“In everyday life, then, we must hold ourselves in balance before all created gifts insofar as we a choice and are not bound by some responsibility. We should not fix our desires on health or sickness, wealth or poverty, success or failure, a long life or a short one. For everything has the potential of calling forth in us a more loving response to our life forever with God.” (from “The Foundation: Fact and Practice” of The Spiritual Exercises of St. Ignatius.)
I’m reading Organized Simplicity and contemplating for our family and our home what we really value. See, I think there’s a difference between saying we don’t have much money to spend while filling our lives with an endless supply of the poorly made—gadgets we don’t really need that take over our cupboards (guilty), way too many sweatshop-expressed Old Navy tops that we don’t even like that much (guilty)—and choosing to keep purchases minimal but full of quality, conviction and beauty. I’m trying to figure out what that means.
When I was 18, I went on a life-changing trip to the Amazon. You know the argument that the Western Church’s mission trips are really just for the American-types who go, not for those being “ministered to”? Well, consider me the face on that poster.
I doubt my presence did much for the locals I met living along the banks of the Rio Negro, but I know that those 10 days shaped my life in countless ways. It was the first time I recognized poverty and my complacency in it.
I returned home committed to stop buying clothes because I didn’t need them. And then, I went to college, wanted a new t-shirt for every sorority activity I participated in, and struggled constantly with what it meant to know that I, in my middle class luxury, had more than most people on the planet. Should I give away everything but the bare essentials? Should I reject trends and dress like a nun? Should I forget about style?
I ended up going the route of Old Navy and Target: cheap finds that started breaking down the minute they touched oxygen, and judging those who might dare to spend more. Then I spent plenty of brain stress guilting over whether I should want a cowboy hat (this was 1999 in Abilene…they were so cool!) for pure vanity when so many women had no hats, their faces scorched in the sun.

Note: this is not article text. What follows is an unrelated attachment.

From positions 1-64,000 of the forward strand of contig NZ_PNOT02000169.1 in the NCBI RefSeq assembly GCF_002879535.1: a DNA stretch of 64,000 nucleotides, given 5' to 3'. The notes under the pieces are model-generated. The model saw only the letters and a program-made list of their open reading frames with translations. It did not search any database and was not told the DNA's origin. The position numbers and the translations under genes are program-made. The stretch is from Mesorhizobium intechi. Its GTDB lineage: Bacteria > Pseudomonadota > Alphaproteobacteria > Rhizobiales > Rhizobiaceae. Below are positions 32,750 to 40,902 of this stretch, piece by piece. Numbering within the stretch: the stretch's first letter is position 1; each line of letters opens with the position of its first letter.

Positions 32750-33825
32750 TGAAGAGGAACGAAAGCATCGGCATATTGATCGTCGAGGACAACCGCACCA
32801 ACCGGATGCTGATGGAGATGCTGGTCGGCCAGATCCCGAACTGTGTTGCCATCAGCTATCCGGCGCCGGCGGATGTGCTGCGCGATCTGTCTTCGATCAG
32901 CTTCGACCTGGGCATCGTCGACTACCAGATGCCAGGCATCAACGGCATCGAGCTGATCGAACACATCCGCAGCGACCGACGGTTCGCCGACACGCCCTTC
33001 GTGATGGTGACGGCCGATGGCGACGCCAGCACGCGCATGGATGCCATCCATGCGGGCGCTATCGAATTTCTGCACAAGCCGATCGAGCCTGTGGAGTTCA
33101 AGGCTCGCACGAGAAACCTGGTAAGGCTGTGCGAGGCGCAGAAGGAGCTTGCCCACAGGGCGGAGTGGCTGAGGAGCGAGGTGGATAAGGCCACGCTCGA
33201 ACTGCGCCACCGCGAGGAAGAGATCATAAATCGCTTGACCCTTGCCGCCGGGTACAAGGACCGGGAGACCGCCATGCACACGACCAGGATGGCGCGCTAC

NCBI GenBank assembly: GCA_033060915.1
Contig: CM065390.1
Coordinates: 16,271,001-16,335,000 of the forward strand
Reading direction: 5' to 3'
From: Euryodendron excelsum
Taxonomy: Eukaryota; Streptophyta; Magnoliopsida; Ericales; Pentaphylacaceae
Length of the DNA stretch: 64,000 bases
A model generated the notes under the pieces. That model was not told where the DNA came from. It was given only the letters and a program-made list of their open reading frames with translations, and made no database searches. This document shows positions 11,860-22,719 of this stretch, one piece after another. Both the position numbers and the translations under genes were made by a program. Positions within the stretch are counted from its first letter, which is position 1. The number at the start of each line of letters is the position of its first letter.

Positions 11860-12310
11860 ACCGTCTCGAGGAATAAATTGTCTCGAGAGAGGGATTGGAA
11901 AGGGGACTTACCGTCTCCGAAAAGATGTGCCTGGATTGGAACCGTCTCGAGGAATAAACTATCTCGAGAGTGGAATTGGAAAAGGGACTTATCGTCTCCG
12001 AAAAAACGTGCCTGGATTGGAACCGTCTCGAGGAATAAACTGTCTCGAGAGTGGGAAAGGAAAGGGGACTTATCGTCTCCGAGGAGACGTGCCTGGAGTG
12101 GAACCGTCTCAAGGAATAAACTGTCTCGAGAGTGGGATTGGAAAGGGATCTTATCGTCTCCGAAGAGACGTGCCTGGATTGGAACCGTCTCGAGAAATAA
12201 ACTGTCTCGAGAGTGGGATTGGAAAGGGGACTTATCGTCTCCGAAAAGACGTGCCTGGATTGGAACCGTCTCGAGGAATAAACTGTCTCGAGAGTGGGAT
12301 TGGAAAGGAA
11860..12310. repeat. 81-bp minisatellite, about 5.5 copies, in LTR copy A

So what did he have in mind? What does it mean for us to hold all created gifts in balance?
We just bought a couch. It’s our dream couch. Modern with a look of vintage. Beautifully designed. It’s the first couch we’ve ever bought new. (Read, former couches in former homes: gift, hand-me-down, Craigslist then resold.) And we struggled over whether or not we should get a couch we didn’t love but was cheaper and generic.
But it came back to Art for us. Someone took time to design this couch. It wasn’t mass-produced in factories. It was made with hands. We want to honor those who are making things with thought and valuing beauty. And we had the chance to.
What does it mean to value beauty? Especially when it’s a luxury to even pose such a question?
You know what I can’t forget? Standing on that boat in the middle of a river so large I felt at sea, staring out at night into the stars of the Southern hemisphere, my 18-year-old self begging God: Show me what it means that you love us.
All is gift. My children, my health, my friendships, my place, my city.
Friday my “stuff” will arrive. I’ll decorate my home, a middle class indulgence. I’ll place plates and glasses in the cabinets. Somewhere, in a village, tomorrow morning, a mother will untie the eight hammocks swinging in her one-room home. She will give her children drink from the river, so clouded with sediment it is called “River Black.” She will wear the same clothes as the day before. Her children will go to school and in the afternoon they will play soccer in the middle of town.
All is gift for her as well.
Can I love beautiful clothes? Can I decorate my boy’s room with rockets and a solar system mobile? Can I buy less things but better quality, made responsibly? Where is the balance? Where is the line?
The more I believe that all is grace, the more I believe that Jesus loves me, the more I can claim that this is key:
Let us “hold ourselves in balance before all created things.” Not wealth or poverty. Not pleasure or work. Not opulence or hunger. Somewhere in the middle of those extremes that long to snag our lives and unwind our beautifully spun selves, there is a God who is offering a place to rest our insides. A place where we hold lightly to our things, to our ease or our ache, and believe (really believe!) that what is in the middle is greater than all the false certainty money can buy.
Only in gratefulness can “everything [have] the potential of calling forth in us a more loving response to our life forever with God.”